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Beginning as a narrow, intimate class II stream, the East Prong of the Otter soon joins up with a small tributary just upstream of the bridge at East Prong Road. From this point, the creek then rushes swiftly through several significant Class III drops (IVs at high water) to the confluence at the Main Stem of the Otter. With a drainage area of only 15 miles, the East Prong of the Otter comes up and down very fast. Due to its relatively short length, it is usually run in tandem with the Main Stem of Otter Creek past the KY 388 (Red House Road) bridge, offering an additional two to three miles of Class II–III whitewater. Note that there is another Otter Creek in Meade County that flows directly into the Ohio River.
Red House, KY - Whitewater Kayaking & Canoeing
Elkhorn Creek, with its North and South Forks, flows northwest, draining portions of Jessamine, Fayette, Scott, Woodford, and Franklin Counties before emptying into the Kentucky River north of Frankfort. Because of its mild whitewater, beautiful scenery, plentiful access, and proximity to four major urban areas, the Elkhorn is Kentucky’s most popular canoeing stream. Running through a deep gorge with exposed rock walls (some- gradient 9.5 (fpm) times reaching 200 feet in height), the rapids, riffles, and ledges are almost continuous. In all, there are four legitimate Class III rapids on this run with perhaps six additional high Class I or borderline Class IIs. Several islands punctuate the stream.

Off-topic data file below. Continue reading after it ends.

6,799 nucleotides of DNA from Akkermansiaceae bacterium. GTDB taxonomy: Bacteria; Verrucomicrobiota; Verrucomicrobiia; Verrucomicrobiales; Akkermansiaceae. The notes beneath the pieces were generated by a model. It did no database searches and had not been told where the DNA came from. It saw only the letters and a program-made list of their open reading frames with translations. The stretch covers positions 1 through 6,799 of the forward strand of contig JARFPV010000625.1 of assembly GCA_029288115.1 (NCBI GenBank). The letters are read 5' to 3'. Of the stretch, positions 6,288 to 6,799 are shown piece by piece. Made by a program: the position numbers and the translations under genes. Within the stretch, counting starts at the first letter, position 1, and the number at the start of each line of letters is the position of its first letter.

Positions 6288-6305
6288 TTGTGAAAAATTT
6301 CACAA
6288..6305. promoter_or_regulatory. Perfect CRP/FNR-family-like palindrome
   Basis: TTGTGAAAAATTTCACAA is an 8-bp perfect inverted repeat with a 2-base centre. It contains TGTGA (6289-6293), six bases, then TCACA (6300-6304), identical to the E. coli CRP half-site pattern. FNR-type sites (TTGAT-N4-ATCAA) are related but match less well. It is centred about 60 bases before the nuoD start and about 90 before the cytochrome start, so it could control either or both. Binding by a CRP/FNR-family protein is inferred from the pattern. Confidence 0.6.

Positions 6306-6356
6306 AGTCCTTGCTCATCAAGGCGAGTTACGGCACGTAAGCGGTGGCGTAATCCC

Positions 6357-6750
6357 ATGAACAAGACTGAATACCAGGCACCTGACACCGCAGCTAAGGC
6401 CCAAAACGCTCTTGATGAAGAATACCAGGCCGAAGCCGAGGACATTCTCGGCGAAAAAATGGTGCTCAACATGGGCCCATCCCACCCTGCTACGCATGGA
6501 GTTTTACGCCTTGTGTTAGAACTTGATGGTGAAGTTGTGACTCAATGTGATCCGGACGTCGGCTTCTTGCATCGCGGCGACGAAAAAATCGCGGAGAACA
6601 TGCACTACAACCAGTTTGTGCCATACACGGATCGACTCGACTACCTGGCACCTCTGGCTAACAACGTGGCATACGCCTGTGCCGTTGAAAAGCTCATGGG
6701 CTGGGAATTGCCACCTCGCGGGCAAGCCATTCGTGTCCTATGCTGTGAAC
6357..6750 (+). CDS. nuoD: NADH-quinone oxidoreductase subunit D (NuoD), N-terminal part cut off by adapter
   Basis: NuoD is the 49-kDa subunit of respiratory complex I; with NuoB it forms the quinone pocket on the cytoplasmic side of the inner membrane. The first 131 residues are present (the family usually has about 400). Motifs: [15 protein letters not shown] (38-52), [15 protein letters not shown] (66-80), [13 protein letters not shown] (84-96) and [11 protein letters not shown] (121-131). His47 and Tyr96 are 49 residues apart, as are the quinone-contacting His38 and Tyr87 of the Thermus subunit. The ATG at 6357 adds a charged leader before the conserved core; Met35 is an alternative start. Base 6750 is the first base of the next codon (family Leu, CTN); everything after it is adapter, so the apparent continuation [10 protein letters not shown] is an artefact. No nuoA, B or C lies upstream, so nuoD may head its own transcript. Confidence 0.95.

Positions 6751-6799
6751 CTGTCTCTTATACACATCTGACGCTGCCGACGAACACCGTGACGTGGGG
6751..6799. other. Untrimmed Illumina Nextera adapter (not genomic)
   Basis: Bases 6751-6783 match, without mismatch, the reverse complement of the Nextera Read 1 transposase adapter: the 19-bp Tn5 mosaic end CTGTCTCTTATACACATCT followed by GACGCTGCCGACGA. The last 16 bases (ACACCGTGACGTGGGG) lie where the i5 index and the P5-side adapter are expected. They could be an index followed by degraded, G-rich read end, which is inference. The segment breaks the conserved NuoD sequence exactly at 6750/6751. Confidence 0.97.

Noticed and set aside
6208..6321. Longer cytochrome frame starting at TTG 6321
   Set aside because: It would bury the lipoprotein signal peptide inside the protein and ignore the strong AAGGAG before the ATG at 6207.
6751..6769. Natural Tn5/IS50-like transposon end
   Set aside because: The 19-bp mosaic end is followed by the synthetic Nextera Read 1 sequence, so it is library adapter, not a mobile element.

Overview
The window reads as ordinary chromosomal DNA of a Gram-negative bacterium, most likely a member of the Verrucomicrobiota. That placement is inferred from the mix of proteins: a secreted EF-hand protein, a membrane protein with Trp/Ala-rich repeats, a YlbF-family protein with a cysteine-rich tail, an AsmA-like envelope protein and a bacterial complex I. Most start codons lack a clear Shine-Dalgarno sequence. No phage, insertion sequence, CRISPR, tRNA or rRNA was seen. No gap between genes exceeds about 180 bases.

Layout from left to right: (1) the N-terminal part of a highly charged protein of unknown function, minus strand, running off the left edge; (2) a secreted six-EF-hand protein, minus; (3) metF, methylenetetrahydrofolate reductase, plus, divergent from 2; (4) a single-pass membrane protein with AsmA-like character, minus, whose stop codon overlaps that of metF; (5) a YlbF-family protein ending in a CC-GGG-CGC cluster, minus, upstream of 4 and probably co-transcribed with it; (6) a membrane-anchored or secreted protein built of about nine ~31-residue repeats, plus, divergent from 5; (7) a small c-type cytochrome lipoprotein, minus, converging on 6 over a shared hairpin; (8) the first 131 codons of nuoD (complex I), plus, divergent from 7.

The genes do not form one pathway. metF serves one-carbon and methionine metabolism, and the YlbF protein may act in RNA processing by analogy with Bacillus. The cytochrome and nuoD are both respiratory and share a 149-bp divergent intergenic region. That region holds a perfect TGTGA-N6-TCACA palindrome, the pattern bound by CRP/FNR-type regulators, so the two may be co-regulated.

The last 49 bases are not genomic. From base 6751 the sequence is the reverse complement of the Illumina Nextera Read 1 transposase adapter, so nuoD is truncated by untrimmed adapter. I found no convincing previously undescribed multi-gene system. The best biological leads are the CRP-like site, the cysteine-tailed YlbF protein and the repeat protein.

Frankfort, KY - Whitewater Kayaking & Canoeing - Trail Length: 17
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A main tributary of the Salt River, Floyds Fork flows southwest along the Oldham–Shelby County line, across western Jefferson County, and into Bullitt County, where it joins the Salt River near Shepherdsville. Access is good, especially in Jefferson and Shelby Counties, where the banks are not particularly steep.
Shepherdsville, KY - Flatwater Kayaking & Canoeing - Trail Length: 34.3
This is one of the first creeks to look for when the other whitewater creeks in the Clark/Madison County area are also running high. However, rains can be highly localized. The entire run is scoutable from the road and at moderate levels offers whitewater consisting of a very playful set of diagonal holes for the novice-intermediate boater. At higher levels this fast runoff stream contains numerous Class III hydraulics that will provide strong playboaters added fun and novices, increased trepidation.
Winchester, KY - Whitewater Kayaking & Canoeing - Trail Length: 5